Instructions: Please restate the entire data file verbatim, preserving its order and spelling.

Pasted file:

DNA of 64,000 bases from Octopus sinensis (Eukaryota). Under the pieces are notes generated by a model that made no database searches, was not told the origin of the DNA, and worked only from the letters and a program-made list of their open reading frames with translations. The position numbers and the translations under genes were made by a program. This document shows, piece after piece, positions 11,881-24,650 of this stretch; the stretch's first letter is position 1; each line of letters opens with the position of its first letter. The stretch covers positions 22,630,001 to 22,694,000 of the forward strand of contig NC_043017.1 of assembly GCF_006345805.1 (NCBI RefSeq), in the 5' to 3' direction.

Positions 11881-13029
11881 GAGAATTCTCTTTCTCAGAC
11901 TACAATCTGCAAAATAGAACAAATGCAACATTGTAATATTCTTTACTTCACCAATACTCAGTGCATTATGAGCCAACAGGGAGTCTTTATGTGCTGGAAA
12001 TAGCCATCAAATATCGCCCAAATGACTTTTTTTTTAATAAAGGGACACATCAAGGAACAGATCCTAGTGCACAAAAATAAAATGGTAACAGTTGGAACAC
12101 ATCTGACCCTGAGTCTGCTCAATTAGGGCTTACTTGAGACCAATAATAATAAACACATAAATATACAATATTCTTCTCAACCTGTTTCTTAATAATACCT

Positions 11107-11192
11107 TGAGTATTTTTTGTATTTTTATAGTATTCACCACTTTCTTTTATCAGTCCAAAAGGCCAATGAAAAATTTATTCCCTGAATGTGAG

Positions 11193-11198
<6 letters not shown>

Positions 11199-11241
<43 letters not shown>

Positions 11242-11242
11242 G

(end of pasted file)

DNA of 64,000 bases from Octopus sinensis (Eukaryota). Under the pieces are notes generated by a model that made no database searches, was not told the origin of the DNA, and worked only from the letters and a program-made list of their open reading frames with translations. The position numbers and the translations under genes were made by a program. This document shows, piece after piece, positions 11,881-24,650 of this stretch; the stretch's first letter is position 1; each line of letters opens with the position of its first letter. The stretch covers positions 22,630,001 to 22,694,000 of the forward strand of contig NC_043017.1 of assembly GCF_006345805.1 (NCBI RefSeq), in the 5' to 3' direction.

Positions 11881-13029
11881 GAGAATTCTCTTTCTCAGAC
11901 TACAATCTGCAAAATAGAACAAATGCAACATTGTAATATTCTTTACTTCACCAATACTCAGTGCATTATGAGCCAACAGGGAGTCTTTATGTGCTGGAAA
12001 TAGCCATCAAATATCGCCCAAATGACTTTTTTTTTAATAAAGGGACACATCAAGGAACAGATCCTAGTGCACAAAAATAAAATGGTAACAGTTGGAACAC
12101 ATCTGACCCTGAGTCTGCTCAATTAGGGCTTACTTGAGACCAATAATAATAAACACATAAATATACAATATTCTTCTCAACCTGTTTCTTAATAATACCT

Positions 11107-11192
11107 TGAGTATTTTTTGTATTTTTATAGTATTCACCACTTTCTTTTATCAGTCCAAAAGGCCAATGAAAAATTTATTCCCTGAATGTGAG

Positions 11193-11198
<6 letters not shown>

Positions 11199-11241
<43 letters not shown>

Positions 11242-11242
11242 G